by Jacqueline Carey
(from Tor Fantasy)
Wow. It is just amazing that this is a first novel. A part of me is craving the second one desperately, so I can learn what happens to Phedre. Another part of me simply wishes to bask in the glow of finishing this tale. The book is 925 pages long... I was captured before page 100, and could hardly put it down after 200 pages.
Let me warn anyone who reads this book -- there is a point near the end where you simply cannot stop. I read through a haze of tears for many pages, but was desperate to continue, to find a place where I could rest for the night and continue it again in the morning.
In the end, it was only that I was passing out, and had finally found a moment where it began to move into the endgame of the story, that allowed me to rest last night.
Possible spoilers ahead...
Phedre is a true anguisette, the first known in Terre D'Ange in three generations. Pricked by Kushiel's Dart, a tiny red mote in her eye, Phedre fits in nowhere in the Night Court. But Anafiel Delauney recognizes her for what she is, and takes her as one of his two students, to train not only to be a Servant of Namaah, but also to listen, to learn, and to understand what is seen.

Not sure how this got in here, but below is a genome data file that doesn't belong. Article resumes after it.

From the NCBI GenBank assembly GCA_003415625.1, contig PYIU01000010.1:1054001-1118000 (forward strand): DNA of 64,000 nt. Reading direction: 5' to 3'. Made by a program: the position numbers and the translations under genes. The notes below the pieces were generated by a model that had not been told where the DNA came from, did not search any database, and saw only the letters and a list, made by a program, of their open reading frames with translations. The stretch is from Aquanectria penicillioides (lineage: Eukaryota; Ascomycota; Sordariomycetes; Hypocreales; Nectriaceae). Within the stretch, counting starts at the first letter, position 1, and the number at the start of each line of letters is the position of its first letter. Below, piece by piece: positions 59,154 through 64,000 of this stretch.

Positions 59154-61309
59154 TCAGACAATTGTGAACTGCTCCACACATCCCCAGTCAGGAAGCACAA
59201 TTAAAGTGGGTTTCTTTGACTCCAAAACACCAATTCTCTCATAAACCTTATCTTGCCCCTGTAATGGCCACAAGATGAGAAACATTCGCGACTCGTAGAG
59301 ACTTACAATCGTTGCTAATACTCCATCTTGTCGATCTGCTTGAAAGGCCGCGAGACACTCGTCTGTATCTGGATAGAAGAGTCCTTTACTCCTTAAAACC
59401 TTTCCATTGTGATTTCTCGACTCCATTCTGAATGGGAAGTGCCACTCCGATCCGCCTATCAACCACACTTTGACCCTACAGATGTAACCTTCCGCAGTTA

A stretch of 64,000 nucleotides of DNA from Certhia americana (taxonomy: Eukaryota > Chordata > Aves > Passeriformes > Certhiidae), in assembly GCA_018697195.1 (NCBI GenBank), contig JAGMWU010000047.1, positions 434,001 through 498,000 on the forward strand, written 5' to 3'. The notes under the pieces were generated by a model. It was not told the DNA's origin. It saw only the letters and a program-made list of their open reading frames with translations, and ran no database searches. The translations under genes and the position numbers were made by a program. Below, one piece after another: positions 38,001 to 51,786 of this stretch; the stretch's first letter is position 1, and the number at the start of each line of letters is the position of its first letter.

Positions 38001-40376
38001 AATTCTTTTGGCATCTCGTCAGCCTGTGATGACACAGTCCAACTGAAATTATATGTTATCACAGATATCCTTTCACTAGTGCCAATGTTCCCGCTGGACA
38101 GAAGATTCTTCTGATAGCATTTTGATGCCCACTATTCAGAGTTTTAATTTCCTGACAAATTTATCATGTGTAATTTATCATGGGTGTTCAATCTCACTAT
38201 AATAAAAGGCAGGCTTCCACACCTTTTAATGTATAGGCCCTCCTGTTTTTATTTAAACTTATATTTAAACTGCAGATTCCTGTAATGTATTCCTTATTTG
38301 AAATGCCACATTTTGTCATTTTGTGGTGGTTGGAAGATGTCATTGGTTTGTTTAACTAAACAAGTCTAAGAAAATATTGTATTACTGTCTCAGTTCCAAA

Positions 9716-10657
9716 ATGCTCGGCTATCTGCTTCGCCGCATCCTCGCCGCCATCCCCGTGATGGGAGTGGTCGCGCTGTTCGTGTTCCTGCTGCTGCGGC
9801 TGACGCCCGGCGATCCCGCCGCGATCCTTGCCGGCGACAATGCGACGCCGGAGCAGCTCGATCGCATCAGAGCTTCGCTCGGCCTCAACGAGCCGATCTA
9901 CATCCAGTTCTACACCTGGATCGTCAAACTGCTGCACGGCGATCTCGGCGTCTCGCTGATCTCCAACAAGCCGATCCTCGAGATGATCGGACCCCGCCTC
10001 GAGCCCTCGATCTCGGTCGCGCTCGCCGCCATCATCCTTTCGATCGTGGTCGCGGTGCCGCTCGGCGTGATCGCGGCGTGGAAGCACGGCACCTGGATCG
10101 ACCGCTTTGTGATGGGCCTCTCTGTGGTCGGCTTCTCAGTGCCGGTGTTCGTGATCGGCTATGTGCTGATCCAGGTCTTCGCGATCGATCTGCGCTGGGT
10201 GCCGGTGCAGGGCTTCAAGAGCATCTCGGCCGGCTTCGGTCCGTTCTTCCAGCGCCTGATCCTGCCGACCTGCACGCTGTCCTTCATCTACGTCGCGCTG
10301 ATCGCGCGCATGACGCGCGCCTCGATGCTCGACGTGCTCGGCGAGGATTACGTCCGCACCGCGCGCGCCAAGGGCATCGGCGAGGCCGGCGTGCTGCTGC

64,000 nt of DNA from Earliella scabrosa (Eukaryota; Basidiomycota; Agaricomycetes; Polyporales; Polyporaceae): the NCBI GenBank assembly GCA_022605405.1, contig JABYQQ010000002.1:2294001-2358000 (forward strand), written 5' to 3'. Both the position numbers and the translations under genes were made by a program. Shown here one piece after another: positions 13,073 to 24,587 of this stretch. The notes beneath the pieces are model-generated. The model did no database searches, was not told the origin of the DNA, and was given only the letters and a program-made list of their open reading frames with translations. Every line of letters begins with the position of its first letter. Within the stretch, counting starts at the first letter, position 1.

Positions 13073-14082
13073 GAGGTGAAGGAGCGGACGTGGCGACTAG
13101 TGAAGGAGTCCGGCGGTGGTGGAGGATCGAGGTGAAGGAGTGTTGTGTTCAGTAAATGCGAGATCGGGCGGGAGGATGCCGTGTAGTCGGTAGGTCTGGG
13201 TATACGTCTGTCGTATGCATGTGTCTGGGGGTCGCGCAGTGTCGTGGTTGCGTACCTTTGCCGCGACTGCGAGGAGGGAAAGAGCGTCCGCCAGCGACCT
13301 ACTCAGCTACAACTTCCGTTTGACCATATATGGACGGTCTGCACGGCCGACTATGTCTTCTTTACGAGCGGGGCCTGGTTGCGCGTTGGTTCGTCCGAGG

She is a courtesan of a rank to be presented to Kings. She is one who knows pleasure, and how to give pleasure, and she takes pleasure from pain. But she is also so much more.
The characters bring this book to life. Alcuin, her "foster brother" -- the other student of Delauney's. Hyacinthe, her Tsingano friend whom she met the first time she ran away to Night's Doorstep. Joscelin, the Cassiline bound to guard her, though he despises what she is. They all come alive, and are so much more than we think upon first meeting. And they only continue to grow throughout the novel.
This is not an easy book to read. It has its sorrowful moments -- I have cried more in this one novel than for the last several I've read. It has its erotic moments (but if you are bothered by masochism or same sex relationships, this is not for you). It is a romance. It is political. It is magical. It is a little of everything, and yet, those pieces entwine together beautifully to create one solid tapestry.
"That which yields is not always weak." That single statement defines Phedre.
Kushiel's Dart called to the Bethany in me. I look forward to reading Kushiel's Chosen.Posted by Deb Atwood at July 30, 2002 10:20 PM | TrackBack